Of course the sculpture, which the Freer acquired in 1923, is made of stone rather than digital data points. But for a few dark blotches—which might have come from ink rubbings and were removed—the sculpture is in very good shape, except for small areas where unknown organic substances discolor the stone.
“Otherwise, I think you’re looking at a fairly pristine sixth century surface,” Wilson notes.
Thankfully, there was little 20th century re-carving of the narrative designs, although Wilson points out an area where a face was clearly redrawn in a modern manner. “It looks so cartoonish,” he adds.
And then there are the lost parts of the sculpture, which was formed from a single limestone block. As is typical for Buddha sculptures, Wilson says that the head would have had short, cropped hair, with little curls. The right hand would’ve been raised in a teaching gesture approximating an ‘A-OK’ symbol, and the left hand would have been lowered, suggesting benevolence.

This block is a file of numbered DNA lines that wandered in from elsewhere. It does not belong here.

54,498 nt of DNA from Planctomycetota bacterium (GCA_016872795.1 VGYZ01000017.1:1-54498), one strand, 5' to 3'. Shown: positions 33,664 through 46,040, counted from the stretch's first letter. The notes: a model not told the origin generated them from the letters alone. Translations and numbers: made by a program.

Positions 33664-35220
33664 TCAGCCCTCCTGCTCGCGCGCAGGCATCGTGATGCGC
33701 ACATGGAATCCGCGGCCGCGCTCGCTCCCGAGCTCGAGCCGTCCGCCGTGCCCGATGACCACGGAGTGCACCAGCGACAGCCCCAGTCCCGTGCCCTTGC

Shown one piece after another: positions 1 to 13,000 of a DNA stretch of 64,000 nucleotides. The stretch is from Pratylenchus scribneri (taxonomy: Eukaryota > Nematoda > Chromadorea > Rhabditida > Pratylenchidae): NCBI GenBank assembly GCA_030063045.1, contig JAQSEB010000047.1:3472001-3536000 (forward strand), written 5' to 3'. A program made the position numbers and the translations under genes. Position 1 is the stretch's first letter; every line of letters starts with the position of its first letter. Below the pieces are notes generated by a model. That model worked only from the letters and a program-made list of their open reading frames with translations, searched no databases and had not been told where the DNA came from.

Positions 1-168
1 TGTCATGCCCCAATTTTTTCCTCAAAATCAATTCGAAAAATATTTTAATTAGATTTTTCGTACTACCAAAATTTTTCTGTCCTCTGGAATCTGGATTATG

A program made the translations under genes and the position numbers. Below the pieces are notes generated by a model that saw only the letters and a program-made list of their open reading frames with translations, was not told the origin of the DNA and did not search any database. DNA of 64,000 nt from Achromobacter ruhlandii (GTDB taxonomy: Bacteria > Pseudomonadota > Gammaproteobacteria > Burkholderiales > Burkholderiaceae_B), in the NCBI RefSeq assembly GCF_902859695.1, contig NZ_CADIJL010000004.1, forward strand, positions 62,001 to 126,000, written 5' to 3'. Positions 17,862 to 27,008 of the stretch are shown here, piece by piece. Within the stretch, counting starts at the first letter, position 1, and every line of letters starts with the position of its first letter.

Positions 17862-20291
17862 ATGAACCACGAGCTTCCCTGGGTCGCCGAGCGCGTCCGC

Wilson notes the damage may have occurred during an anti-Buddhist campaign—the worst of which occurred in the mid-ninth century—and although replacement parts were added, those too had disappeared by 1923.
The original base, Wilson says, would likely have contained a lotus design. It rests now on a concrete block. “I think this solution is actually quite elegant,” he says. “Some people might think it’s a little bit harsh, a little strong, a little kind of Army Corps of Engineers response to the issue, but in a way I like it. It’s abstract. We’ve never shown it before with the concrete exposed.”